Two-time child pornography offender faces jail

May 16, 2018 | By More

Home detention has been ruled out for a two-time child abuse pornography offender who has now been found with another 29,380 images.

Christchurch District Court Judge Stephen O’Driscoll declined to order a home detention assessment for Corey Andrew Challis, a 34-year-old labourer from Wainoni, who admitted two charges yesterday.

That means he faces jail time, nine years after he received a community work and supervision sentence for similar offending.

After he pleaded guilty to six child pornography charges in 2009, he was kicked in the shin and verbally abused by someone who had been sitting in the public gallery.

Judge O’Driscoll remanded Challis on bail for sentencing on August 8. Department of Internal Affairs prosecutor Heather McKenzie said the department did not oppose bail pending sentencing.

Defence counsel Kerry Cook said that during the remand, Challis would continue to undergo psychological counselling to progress his rehabilitation, at his own expense. “There is a strong public interest in him continuing to do so.”

The court was told that between October 2016 and March 2017, Challis acquired and stored images and video-clip files depicting the sexual abuse and exploitation of young girls on a laptop computer that he used for work. He also copied files to a portable hard disk drive, from the laptop and from an older computer he had at home.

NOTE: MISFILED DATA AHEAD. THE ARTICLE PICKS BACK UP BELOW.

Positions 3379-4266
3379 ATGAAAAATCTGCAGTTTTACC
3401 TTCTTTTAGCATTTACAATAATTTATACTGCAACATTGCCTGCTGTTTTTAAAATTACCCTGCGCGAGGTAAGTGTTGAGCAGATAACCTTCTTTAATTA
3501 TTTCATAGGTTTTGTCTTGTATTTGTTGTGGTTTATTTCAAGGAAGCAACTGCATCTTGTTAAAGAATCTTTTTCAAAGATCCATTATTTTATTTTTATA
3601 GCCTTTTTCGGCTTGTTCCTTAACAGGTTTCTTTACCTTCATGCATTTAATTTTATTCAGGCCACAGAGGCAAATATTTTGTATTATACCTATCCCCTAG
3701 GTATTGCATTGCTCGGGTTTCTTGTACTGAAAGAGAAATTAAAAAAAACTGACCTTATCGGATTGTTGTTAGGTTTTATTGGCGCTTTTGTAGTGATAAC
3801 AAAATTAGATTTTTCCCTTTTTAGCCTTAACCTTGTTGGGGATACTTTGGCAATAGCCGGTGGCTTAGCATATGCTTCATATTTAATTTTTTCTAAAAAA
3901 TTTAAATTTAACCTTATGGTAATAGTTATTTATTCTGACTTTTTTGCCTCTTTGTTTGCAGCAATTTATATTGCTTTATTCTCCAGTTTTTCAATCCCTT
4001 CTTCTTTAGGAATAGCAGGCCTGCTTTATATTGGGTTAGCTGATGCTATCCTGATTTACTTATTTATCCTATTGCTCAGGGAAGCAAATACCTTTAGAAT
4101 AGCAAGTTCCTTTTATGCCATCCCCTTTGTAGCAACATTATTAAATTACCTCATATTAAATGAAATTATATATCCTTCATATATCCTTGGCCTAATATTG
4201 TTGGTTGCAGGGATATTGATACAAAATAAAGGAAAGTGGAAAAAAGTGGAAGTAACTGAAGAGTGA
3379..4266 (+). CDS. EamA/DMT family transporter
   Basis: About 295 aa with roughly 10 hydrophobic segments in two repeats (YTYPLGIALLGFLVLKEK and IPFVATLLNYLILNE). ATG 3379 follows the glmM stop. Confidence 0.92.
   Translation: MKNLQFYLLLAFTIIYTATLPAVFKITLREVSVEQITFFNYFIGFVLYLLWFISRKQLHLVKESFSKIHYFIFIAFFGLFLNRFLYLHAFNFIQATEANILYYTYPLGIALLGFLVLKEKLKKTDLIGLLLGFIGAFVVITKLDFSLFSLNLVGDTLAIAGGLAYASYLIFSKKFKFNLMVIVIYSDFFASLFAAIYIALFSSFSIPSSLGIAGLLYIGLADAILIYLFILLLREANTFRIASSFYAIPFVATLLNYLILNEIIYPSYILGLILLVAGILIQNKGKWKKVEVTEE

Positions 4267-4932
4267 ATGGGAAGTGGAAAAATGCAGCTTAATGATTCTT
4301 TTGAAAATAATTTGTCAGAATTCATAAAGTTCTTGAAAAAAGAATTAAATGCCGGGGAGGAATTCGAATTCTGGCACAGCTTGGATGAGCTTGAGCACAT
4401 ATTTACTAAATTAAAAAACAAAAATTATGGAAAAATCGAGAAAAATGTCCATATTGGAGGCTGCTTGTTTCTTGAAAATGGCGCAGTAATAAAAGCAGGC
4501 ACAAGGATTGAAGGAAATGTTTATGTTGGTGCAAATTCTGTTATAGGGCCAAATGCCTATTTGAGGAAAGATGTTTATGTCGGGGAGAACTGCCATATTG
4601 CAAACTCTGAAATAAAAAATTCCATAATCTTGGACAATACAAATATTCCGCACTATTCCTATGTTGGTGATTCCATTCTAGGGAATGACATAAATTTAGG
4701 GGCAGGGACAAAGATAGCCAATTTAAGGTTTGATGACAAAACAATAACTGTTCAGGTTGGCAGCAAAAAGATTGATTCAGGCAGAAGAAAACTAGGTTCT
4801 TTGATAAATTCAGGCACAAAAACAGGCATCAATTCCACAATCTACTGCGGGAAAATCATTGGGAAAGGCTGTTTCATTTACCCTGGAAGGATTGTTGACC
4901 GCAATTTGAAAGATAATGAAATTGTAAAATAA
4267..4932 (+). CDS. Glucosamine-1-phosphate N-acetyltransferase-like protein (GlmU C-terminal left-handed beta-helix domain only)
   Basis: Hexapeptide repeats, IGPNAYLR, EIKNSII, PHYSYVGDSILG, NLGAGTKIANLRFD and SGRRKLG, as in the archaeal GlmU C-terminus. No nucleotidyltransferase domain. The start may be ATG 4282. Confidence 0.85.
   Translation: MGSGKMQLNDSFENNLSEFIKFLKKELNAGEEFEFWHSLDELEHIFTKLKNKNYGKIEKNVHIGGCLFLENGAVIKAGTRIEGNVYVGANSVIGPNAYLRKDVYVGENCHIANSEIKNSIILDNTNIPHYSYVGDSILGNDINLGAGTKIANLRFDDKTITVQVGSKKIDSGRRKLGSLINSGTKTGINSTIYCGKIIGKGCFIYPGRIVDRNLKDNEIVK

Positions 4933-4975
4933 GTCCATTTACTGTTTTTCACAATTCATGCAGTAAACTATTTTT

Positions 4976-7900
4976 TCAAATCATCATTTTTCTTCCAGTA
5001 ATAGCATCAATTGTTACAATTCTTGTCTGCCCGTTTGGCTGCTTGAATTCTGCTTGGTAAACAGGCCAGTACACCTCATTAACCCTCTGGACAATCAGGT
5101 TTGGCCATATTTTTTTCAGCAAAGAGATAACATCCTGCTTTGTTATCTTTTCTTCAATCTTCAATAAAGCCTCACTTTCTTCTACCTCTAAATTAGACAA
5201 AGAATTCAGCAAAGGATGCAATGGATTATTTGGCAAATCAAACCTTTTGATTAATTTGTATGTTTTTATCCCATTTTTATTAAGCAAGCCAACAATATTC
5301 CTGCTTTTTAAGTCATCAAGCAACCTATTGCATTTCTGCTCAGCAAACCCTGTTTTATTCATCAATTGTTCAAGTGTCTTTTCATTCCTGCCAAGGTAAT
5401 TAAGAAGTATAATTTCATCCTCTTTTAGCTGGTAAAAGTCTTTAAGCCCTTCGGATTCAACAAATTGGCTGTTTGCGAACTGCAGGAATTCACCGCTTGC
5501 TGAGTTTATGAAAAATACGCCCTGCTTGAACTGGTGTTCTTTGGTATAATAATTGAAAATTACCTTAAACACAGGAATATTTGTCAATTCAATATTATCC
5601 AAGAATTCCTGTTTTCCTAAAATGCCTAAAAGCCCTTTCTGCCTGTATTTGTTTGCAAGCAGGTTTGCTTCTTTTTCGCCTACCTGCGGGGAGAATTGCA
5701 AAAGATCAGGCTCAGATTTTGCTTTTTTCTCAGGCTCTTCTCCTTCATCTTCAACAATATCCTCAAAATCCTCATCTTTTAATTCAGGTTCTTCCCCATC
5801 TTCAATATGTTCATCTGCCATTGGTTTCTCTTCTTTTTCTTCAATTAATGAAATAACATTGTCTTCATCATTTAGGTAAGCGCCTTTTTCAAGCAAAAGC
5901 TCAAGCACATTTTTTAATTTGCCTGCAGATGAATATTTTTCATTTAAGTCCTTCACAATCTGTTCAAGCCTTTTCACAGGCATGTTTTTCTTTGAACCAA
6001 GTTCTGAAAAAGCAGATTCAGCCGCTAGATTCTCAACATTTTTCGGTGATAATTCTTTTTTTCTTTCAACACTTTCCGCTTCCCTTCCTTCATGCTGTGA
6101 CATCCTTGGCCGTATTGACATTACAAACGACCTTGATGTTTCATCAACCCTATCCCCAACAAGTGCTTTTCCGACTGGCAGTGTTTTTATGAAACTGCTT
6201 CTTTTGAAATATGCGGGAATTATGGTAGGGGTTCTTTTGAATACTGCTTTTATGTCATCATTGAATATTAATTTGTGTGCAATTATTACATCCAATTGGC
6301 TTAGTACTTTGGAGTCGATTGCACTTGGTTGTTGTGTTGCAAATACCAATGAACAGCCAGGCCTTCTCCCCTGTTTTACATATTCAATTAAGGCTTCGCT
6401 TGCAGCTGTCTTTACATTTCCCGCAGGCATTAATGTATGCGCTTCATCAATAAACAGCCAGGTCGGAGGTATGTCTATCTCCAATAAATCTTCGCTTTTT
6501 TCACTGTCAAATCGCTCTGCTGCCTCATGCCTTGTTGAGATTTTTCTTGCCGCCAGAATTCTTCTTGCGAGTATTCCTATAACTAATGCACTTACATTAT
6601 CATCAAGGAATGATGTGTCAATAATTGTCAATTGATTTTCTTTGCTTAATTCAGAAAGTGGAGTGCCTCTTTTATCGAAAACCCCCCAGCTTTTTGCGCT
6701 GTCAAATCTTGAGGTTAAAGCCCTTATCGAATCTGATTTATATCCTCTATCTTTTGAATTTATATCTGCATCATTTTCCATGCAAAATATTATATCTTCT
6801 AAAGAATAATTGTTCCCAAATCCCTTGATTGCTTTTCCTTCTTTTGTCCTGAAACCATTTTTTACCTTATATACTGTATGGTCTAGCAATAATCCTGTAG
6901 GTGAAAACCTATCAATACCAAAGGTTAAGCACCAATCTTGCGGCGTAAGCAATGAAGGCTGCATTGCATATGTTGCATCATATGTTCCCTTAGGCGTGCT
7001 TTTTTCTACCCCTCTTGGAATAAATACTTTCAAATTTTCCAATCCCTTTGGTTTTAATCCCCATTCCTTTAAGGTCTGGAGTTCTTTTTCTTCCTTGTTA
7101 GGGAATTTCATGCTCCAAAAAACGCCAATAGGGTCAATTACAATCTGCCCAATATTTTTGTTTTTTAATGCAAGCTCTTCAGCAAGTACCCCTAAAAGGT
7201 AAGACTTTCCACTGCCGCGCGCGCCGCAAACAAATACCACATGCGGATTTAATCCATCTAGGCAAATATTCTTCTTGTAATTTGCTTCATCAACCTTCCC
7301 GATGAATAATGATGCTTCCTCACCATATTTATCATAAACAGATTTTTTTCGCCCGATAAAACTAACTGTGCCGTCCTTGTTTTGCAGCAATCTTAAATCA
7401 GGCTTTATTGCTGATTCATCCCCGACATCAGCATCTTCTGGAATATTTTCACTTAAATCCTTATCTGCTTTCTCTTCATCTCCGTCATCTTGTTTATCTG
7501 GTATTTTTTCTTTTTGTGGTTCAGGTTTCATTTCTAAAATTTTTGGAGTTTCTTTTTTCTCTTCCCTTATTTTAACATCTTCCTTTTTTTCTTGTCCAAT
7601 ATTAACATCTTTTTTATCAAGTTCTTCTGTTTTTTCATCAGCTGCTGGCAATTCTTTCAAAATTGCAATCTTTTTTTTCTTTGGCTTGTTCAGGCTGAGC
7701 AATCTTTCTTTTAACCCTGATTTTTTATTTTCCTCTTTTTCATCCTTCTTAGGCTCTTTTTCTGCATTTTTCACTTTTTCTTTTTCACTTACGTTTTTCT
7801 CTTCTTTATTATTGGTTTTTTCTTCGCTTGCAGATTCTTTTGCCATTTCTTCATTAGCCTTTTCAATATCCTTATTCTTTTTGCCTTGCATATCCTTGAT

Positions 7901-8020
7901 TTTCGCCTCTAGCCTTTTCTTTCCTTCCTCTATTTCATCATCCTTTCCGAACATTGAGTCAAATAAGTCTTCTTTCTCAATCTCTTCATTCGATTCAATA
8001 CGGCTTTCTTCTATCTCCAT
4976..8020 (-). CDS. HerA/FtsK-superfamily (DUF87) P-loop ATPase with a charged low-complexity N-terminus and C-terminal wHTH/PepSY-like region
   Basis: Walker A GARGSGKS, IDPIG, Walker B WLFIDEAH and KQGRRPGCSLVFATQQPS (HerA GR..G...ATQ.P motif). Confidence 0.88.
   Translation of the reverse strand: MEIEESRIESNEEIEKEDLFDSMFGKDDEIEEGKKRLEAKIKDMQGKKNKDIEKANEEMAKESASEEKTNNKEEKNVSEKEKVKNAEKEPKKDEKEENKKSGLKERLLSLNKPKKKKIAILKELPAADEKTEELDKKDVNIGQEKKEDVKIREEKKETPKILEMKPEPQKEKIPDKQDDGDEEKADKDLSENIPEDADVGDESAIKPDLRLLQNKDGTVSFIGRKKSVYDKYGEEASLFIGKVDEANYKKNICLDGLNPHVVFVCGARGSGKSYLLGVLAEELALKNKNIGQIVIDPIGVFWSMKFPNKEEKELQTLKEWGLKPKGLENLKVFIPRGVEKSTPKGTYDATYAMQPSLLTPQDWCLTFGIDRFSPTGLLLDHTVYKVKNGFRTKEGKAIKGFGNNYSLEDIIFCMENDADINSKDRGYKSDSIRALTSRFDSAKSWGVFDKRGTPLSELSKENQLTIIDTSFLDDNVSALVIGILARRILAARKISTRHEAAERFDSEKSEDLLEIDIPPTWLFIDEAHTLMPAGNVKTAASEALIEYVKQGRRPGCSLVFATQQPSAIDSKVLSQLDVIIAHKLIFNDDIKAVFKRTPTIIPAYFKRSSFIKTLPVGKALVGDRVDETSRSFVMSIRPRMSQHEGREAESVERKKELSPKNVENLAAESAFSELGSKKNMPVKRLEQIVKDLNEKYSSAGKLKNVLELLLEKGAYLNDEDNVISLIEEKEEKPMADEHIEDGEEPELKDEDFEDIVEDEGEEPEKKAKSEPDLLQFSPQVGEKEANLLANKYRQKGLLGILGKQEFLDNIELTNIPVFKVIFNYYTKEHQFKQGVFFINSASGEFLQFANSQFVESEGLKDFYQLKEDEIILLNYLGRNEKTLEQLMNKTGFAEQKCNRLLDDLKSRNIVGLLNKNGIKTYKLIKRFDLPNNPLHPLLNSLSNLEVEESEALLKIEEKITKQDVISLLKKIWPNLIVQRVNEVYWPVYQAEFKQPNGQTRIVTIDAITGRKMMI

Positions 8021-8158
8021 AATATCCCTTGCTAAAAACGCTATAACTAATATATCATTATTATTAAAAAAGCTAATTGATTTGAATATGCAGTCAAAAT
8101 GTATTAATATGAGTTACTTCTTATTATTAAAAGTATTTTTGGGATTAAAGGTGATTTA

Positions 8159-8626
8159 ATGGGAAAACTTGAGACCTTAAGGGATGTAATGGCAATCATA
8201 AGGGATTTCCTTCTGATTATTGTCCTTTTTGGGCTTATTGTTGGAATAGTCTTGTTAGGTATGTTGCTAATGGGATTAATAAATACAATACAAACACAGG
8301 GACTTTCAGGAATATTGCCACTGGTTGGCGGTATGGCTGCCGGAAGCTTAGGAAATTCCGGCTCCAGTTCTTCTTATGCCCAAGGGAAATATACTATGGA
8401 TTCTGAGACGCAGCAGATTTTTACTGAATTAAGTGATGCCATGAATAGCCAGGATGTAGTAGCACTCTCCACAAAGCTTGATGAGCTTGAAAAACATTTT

The files listed in the charges were on the laptop, and on the external hard drive.

Over 11,000 files depicted the sexual exploitation of girls as young as five, over 450 video clip files were found showing girls as young as eight undressing and performing sexual acts.

When he was interviewed, Challis admitted the offending. He said he searched for child sexual exploitation material online and would download it for his own sexual gratification. He agreed that he engaged in sexual fantasy involving young girls. He said he had been viewing material featuring young girls for at least five years.

He agreed that his viewing of sexual material involving young girls was exploitative, but then qualified this by saying, “If I wasn’t there it would be happening anyway”.

The department said he co-operated with the investigation and gave an honest account of his online activities. The department made a referral to the STOP programme for sexual offenders for him.

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